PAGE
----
The concept of sustainability has deeply evolved from the primer environmentalist approach (Kumar et al. 2012) and now it comprises, in its most widespread use, three different aspects: the economic, the environmental and the social one (Vermeir and Verbeke 2006). Sustainable products are those products whose characteristics respect one or more of these aspects (Vackier et al. 2002).

Eco-labelling, or environmentally sustainable labels, are a means to inform consumers of the environmental performance of either the products or the production systems they come from, and they can also inform the consumer on measures taken by the producers to minimise the product’s environmental impact.

One particular type of sustainable label is the so-called CF label, which is an indicator of the total amount of CO2, or the equivalent of CO2 in the case of the emission of other GHG (usually expressed in grams), emitted into the atmosphere along the whole “life cycle” of a particular product or service. Thus, the calculation comprises not only production but also transport, transformation, distribution, use and disposal.

In the agri-food sector, the European Commission has identified 129 (both public and private) information plans concerning the concept of sustainability (Grunert et al. 2014). Among these labels, the organic brand (referred to also as “bio”) is the most widely used in the Italian market. Local production, however, is gaining popularity among Italian consumers, even though a universal label for the definition of such products has not yet been established (Bazzani and Canavari 2013, 2017).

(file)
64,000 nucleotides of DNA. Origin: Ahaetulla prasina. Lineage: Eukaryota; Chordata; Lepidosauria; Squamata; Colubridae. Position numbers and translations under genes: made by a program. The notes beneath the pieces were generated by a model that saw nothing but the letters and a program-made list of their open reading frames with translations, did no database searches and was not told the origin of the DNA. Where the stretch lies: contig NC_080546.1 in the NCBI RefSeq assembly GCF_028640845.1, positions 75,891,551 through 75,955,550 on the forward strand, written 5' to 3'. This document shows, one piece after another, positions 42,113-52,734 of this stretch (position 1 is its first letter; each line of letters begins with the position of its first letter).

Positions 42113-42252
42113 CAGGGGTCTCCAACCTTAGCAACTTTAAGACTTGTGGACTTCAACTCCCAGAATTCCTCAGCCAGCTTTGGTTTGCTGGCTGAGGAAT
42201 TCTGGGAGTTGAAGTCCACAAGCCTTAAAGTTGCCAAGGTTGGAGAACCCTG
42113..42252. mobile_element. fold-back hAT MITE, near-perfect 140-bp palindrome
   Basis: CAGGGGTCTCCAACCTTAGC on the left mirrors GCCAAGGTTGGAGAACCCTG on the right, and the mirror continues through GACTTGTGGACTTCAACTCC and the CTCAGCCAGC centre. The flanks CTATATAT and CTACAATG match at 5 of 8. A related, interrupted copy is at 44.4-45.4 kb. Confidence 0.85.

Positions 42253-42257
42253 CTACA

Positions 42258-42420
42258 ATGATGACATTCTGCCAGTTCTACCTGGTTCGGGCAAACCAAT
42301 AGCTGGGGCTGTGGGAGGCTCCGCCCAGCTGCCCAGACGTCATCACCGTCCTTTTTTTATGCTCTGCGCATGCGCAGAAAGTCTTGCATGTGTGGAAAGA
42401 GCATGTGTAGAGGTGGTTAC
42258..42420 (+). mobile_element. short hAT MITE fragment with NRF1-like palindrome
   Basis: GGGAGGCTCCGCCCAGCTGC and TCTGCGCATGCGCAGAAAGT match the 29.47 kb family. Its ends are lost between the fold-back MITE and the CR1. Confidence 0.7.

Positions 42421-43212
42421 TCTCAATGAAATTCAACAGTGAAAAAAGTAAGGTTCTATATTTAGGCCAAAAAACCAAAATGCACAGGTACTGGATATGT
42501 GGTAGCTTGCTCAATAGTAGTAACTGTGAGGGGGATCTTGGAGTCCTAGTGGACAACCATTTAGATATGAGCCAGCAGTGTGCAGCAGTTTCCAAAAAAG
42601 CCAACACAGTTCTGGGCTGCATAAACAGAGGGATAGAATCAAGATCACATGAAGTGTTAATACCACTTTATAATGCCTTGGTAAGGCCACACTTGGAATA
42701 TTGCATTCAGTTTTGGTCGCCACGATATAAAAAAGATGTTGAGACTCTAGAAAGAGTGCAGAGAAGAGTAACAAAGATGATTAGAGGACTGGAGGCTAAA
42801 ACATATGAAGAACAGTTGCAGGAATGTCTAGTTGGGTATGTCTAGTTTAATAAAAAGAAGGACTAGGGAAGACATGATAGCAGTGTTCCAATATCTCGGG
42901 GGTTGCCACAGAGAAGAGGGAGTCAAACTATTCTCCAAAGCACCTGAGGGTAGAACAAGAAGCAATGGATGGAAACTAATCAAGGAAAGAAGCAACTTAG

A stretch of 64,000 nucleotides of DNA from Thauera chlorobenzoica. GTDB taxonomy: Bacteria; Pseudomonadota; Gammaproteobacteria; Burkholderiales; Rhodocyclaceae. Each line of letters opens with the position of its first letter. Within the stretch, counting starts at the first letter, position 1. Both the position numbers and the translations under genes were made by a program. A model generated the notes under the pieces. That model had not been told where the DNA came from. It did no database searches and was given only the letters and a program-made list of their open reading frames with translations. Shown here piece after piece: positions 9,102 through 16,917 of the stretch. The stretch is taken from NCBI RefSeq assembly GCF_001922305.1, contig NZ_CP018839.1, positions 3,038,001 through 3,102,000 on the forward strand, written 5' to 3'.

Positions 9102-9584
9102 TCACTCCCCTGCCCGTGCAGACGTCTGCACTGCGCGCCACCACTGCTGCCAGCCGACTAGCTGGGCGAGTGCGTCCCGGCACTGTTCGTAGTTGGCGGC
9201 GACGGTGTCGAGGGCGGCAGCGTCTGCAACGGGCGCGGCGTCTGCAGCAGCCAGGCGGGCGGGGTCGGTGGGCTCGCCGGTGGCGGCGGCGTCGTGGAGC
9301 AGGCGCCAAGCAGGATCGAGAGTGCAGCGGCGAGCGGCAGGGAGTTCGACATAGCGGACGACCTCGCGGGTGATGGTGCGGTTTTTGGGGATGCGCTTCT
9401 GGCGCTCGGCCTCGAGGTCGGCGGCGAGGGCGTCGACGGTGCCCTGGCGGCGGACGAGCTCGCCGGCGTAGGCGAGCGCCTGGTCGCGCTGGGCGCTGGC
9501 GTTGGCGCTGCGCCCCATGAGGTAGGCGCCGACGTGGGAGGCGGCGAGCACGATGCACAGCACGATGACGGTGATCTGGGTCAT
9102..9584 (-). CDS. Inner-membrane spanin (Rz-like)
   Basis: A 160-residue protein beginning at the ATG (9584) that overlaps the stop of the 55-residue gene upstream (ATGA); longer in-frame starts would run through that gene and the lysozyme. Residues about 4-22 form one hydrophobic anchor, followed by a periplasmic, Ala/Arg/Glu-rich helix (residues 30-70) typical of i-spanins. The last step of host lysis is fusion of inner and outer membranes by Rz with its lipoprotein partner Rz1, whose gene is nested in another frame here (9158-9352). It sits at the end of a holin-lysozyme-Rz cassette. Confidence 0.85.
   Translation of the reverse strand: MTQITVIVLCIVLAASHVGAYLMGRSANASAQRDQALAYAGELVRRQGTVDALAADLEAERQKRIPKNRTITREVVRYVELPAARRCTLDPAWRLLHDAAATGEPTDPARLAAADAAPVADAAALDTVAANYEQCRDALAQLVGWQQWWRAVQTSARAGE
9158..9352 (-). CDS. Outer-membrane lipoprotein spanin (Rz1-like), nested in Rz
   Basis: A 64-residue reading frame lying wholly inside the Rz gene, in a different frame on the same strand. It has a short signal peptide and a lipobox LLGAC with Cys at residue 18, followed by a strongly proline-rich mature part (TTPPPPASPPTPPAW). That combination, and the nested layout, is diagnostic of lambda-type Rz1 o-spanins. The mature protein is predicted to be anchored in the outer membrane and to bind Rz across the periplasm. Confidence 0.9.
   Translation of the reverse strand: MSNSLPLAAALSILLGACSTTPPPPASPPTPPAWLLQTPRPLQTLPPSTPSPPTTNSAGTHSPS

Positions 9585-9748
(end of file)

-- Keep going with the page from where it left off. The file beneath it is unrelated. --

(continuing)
CF labels are rarely present in the agri-food marketFootnote 4, and only recently, consumers have occasionally had access to information about the CF of products, both in Italy and in most European countries. Tesco experience is exemplary in this field: the retailer, together with the Carbon Trust, has started introducing the first CF label in food retailing in 2009, claiming that they would have labelled all the 50,000 own-brand products (The Economist 2011). However, in 2012, when they only have been able to label 500 products, they had to give up the project. The reasons for this failure were that: consumers found the labels complicated and difficult to understand (so the company was looking for alternatives to replace the CF); the process of labelling the products revealed much more time consuming than planned and other retailers were slow in adopting CF labelling. Thus, the uptake of the label could not reach the desired critical mass (Financial Times 2012).

Nowadays, there are only a few CF labels that have continued in the marketplace. However, as mentioned by Peschel et al. (2016) and Grebitus et al. (2015), Eurobarometer survey’s results have found 72% of EU citizens agreeing that CF information on products should be mandatory (European Commission 2009). More recently, about 90% of EU citizens have declared that buying environmentally friendly products can bring real benefits to the environment (European Commission 2012).